Motivated students who completed the summer workshop will have the opportunity to join a research projects in one of the topics discussed in the workshop. The research will be carried out during a period of one month following the workshop. A limited number of stipends is available for students participating in the research. Students will present their results at the Yeshiva Mathematical Physics seminar.

Research Outcomes



The following 15-minutes presentations took place at the Yeshiva Mathematical Physics seminar on October 6th, 2021.


  • Vatsal Strivastava: Applications of TDA in Knot Theory

  • Elisheva Siegfried: Change Point Detection improved by pre-processing via block sample variance

  • Han Zhang and Qian Zhou: Change Point Detection methods applied to Financial Time Series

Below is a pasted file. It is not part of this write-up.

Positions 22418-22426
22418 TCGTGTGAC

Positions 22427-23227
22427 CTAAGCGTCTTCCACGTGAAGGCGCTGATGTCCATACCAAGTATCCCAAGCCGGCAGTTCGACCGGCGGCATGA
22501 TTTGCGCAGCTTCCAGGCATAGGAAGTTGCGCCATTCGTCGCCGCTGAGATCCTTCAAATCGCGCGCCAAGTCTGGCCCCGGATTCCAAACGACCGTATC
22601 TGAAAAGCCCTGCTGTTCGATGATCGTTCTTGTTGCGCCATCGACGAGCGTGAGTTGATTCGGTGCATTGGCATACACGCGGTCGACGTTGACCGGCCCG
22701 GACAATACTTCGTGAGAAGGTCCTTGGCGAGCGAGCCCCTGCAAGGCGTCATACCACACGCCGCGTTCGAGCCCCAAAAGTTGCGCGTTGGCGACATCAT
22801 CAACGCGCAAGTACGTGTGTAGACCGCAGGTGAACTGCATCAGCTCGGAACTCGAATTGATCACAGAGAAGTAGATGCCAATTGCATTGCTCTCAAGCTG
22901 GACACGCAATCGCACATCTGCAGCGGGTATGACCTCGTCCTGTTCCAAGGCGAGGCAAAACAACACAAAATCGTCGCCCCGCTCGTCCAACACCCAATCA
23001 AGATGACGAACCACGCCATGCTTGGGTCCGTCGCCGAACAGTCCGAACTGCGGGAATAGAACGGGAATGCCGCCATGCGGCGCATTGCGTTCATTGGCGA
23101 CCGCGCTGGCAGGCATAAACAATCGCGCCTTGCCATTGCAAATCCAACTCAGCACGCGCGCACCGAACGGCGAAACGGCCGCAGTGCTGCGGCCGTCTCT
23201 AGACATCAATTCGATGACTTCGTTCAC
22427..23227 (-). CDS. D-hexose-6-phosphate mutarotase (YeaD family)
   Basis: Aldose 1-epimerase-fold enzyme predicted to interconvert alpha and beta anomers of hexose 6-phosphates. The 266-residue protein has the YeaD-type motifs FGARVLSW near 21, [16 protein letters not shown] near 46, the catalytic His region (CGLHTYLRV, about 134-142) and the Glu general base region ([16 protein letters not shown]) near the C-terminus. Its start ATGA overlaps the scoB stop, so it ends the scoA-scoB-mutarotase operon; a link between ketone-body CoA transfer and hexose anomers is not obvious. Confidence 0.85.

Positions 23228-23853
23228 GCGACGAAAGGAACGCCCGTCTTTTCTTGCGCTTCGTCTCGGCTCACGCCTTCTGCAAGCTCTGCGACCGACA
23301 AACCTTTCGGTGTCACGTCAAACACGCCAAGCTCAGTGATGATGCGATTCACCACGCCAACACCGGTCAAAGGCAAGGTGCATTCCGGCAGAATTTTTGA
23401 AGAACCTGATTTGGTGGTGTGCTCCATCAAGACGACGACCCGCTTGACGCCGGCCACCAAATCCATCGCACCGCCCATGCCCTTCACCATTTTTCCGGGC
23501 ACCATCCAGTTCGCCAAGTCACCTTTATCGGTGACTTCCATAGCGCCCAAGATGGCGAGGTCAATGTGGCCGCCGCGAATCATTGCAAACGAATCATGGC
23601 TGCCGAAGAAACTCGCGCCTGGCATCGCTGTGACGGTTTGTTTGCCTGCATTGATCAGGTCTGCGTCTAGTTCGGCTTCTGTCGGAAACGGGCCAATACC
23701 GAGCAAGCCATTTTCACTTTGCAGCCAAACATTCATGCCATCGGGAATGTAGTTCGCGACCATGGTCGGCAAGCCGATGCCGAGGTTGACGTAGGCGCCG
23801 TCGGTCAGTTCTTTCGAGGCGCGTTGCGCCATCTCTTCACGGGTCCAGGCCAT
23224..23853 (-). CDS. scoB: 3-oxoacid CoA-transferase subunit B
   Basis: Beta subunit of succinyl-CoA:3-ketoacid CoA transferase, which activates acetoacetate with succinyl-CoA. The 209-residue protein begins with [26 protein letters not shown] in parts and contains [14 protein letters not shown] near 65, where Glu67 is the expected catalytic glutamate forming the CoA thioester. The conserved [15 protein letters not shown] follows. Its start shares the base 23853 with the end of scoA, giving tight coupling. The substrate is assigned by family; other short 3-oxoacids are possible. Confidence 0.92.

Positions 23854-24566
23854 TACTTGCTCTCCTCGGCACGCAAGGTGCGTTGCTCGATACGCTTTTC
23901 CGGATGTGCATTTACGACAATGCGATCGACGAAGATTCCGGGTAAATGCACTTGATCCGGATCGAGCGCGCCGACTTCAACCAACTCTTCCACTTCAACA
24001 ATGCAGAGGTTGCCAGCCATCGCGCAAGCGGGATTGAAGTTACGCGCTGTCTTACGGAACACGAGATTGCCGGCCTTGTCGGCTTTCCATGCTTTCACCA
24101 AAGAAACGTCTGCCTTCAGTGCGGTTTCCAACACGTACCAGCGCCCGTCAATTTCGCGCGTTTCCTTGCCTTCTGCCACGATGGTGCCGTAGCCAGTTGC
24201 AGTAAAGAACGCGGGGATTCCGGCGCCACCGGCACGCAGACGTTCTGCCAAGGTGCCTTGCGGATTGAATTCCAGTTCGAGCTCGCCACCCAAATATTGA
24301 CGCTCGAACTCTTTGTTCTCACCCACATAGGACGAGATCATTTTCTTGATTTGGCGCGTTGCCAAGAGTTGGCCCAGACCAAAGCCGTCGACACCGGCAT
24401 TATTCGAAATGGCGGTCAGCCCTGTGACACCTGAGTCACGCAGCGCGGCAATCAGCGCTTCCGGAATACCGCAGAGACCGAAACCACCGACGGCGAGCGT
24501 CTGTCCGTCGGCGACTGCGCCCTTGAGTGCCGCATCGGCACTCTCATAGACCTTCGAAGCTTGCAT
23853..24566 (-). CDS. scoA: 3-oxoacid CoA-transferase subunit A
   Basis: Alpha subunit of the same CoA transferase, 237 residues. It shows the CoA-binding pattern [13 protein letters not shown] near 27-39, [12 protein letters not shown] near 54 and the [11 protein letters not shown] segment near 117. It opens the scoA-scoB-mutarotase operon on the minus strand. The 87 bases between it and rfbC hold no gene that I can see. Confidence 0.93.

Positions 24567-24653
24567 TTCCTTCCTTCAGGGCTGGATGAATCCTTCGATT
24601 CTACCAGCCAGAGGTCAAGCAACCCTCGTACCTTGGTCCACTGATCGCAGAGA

• Youngmin Ko: Capturing Patterns in Equity Price Change via TDA

  • Noah Bergam:  Story Arcs and Plot Holes: Topological Insights on Vector-Embedded Language

Workshop Courses

Stochastic interacting particle systems (10-11am)

Lecturer: Peter Nandori,


On the atomic level, physical materials are quantized yet on the macroscopic level, they look continuous. It is an important challenge in mathematical physics to provide feasible mathematical models for systems that are quantized microscopically but macroscopically obey some basic laws of physics, such as the heat equation. There is a vast scientific literature on this subject, in particular the challenge has been solved for many stochastic microscopic models, also known as stochastic interacting particle systems. In this minicourse, we will present some of these results. In particular, we will focus on one of the simplest techniques which is based on duality of Markov chains. We will also present interesting open problems.


Financial Surveillance via Change-Point Detection (11:15-12:15pm)

Lecturer: Pablo Roldan,